The Reality of Dental School Debt and How to Manage itSeptember 23, 2019
Choosing to become a dentist is an admirable decision, no matter how you look at it – from helping improve patients’ appearance and self-confidence to teaching patients how to achieve oral health and prevent disease, a dentist’s work goes beyond the chair and impacts lives.
With this being said, the burden undertaken by dental professionals is often overlooked when considering the seemingly hefty salaries associated with the career path. By “burden”, of course, we mean the hefty amounts of student loan debt. According to the American Dental Education Association, the average debt per graduating dental school senior was $285,184 in 2018, with over 80% of dental school graduates facing over $100,000 of student debt. This average debt is over 4x higher than it was in 1990.
This staggering level of debt may seem overwhelming at first, but rest assured that with a little research, planning, and use of resources, dental school debt can be tackled – but first, let’s look at how this debt impacts individuals pursuing a career in dentistry.
Difficulty Choosing Career Path
Massive debt often makes it difficult for aspiring dentists to choose the career path they truly want. To begin with, the majority of dental schools require a bachelor’s degree to attend. Already carrying undergrad debt, full-time dental students can then expect to finish their dental degree within four years and become licensed. However, if they want to pursue one of the nine recognized specialties, they’ll have to undergo more schooling in addition to their general practice or specialty dental residency. Each of these decisions can be heavily affected by the anxiety of accumulating more debt, often leading students to settle in their career choice.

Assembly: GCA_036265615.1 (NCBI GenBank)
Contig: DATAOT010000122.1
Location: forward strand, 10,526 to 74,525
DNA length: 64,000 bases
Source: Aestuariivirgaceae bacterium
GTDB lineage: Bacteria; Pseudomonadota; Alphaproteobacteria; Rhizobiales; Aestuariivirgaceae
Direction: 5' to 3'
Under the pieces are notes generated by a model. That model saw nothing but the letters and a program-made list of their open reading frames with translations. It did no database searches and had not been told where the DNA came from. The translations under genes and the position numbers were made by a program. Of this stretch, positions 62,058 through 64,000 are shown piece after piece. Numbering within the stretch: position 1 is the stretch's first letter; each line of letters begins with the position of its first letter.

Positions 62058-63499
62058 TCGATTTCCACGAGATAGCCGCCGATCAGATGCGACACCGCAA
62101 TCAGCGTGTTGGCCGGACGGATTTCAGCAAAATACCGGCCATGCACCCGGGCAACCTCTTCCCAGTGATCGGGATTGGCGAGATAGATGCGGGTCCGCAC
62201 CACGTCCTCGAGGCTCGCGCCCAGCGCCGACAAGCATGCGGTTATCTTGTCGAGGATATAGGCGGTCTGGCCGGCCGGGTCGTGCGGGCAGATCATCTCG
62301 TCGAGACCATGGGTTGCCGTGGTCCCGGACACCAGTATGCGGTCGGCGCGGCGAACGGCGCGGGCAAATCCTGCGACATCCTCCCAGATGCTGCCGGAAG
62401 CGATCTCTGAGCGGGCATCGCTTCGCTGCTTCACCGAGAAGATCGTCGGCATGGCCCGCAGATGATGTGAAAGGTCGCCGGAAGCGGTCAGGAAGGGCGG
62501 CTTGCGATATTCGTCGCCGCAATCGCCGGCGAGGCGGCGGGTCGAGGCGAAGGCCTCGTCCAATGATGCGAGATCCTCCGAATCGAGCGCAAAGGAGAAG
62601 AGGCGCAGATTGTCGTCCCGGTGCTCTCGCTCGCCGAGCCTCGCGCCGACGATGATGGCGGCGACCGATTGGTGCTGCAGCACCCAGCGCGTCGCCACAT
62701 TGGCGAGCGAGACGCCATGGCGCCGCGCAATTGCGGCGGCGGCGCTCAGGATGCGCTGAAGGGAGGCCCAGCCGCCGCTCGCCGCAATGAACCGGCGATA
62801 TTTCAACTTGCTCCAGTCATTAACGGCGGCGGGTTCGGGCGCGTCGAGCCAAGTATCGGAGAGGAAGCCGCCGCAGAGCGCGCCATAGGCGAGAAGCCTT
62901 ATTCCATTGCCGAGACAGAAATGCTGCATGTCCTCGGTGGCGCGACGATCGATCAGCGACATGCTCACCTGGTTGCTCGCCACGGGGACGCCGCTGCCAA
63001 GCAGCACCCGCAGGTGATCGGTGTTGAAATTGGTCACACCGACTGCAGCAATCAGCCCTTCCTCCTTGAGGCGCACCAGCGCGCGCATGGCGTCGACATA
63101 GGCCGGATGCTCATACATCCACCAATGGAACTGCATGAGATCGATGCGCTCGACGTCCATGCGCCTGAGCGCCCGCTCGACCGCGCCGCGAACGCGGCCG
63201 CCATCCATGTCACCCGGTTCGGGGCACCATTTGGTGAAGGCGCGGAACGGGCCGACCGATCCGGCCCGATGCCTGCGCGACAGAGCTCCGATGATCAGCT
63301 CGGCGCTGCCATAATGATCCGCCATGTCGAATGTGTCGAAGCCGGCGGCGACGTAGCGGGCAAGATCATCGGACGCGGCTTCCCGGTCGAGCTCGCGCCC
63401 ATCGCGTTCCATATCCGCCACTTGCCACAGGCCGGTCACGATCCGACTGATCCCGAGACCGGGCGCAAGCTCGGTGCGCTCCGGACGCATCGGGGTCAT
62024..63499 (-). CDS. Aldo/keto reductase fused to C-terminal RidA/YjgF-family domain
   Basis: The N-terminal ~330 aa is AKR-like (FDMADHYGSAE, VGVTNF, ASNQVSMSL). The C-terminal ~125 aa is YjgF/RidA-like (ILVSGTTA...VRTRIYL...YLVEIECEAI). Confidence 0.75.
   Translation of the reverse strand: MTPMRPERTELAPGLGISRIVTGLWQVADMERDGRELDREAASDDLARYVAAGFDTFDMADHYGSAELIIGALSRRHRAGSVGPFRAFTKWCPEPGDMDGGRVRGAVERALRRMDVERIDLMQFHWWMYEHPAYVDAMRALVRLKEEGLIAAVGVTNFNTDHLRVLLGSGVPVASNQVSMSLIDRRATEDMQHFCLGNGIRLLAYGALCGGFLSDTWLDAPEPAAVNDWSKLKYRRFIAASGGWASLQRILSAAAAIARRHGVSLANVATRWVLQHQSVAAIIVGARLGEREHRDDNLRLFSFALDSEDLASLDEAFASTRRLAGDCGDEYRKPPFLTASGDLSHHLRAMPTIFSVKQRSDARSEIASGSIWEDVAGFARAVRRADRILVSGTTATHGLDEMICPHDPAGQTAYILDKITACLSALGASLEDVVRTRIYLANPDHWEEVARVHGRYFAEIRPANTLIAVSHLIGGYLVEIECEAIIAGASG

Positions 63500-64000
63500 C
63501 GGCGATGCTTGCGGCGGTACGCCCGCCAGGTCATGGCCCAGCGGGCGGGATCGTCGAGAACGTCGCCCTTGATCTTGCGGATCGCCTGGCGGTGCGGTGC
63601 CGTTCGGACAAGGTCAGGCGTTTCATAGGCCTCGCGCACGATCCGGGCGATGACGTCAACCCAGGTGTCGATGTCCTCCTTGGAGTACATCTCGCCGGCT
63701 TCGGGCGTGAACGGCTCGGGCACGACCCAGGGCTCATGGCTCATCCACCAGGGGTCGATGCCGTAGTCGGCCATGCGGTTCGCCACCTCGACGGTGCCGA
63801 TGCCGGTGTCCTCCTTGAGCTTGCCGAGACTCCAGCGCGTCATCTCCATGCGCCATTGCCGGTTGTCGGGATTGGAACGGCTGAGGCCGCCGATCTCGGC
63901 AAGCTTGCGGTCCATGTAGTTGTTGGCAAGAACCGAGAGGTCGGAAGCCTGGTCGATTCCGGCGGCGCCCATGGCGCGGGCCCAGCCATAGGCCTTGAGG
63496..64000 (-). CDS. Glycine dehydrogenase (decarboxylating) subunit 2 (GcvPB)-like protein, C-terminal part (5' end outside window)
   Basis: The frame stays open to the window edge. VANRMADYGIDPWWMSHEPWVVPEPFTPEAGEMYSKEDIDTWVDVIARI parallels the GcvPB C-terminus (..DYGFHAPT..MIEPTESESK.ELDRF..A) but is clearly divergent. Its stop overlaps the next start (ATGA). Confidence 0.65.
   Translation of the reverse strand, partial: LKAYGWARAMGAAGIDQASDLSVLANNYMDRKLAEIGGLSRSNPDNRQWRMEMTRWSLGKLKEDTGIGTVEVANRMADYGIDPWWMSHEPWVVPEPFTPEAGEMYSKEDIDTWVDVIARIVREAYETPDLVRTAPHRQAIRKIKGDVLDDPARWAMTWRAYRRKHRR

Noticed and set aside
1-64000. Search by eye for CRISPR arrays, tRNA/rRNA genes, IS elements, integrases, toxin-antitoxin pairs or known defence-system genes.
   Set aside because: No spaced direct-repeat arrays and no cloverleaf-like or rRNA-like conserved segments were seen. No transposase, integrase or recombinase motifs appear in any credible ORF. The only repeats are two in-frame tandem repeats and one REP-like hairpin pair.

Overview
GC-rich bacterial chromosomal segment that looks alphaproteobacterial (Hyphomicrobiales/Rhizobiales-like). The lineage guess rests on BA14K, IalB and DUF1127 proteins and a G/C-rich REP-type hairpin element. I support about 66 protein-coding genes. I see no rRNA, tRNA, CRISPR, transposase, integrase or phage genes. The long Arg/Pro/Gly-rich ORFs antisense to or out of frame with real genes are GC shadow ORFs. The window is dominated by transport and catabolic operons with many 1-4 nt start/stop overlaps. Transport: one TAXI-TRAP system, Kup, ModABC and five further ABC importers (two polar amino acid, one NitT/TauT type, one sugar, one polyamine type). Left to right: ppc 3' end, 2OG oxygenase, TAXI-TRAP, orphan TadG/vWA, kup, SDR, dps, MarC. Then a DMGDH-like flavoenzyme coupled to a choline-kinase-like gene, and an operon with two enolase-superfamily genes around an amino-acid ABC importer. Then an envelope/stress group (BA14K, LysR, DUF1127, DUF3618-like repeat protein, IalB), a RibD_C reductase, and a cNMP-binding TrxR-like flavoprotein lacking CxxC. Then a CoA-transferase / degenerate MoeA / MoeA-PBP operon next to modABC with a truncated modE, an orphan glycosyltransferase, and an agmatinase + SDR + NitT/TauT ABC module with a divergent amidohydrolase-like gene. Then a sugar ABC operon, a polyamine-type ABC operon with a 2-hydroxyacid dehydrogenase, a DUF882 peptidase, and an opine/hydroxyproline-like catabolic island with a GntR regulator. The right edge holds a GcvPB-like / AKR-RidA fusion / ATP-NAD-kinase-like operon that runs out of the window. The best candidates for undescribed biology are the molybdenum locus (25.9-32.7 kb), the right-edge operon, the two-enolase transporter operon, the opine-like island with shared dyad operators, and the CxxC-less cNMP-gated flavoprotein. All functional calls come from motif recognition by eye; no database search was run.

If you decided to take the route mentioned above and end up with the average amount of dental school debt (about $285,000), you’ll be facing monthly payments of $3,800 on a standard 10-year repayment plan, assuming a 6% interest rate (the rate for federal graduate unsubsidized student loans disbursed between July 2017 to July 2018). And it gets worse – if you paid your loans over this 10-year term, you would pay $171,000 in interest alone – making the total cost settle somewhere around $456,000.
Difficulty Starting Career
Because of the overwhelming amount of debt new dentists face, starting their career isn’t a stress-free experience. New dentists often have to work through lunch, take more patients and take less time off to accelerate the repayment of their loans. This can lead to exhausting patterns that cause burnout. Not to mention, a large portion of dentists begin dental school with the end-goal of starting their own practice, and this cost can easily surpass $250,000. Recouping this cost while trying to pay off debt can be extremely burdensome. However, choosing the route of starting a private practice is the fastest way to start paying down debt. Private practitioners typically earn higher incomes and have more earning potential than dentists working for another organization.
How Long Does it Take for Dental School to Pay Off?
When taking into consideration missed earnings, a dentist who graduated with the average amount of debt ($285,000) will have invested about $570,000 into dental school. This is assuming they would have made $55,000 per year that they were in dental school (the average pay for a Bachelor of Science degree in chemistry, which is common for pre-dental graduates).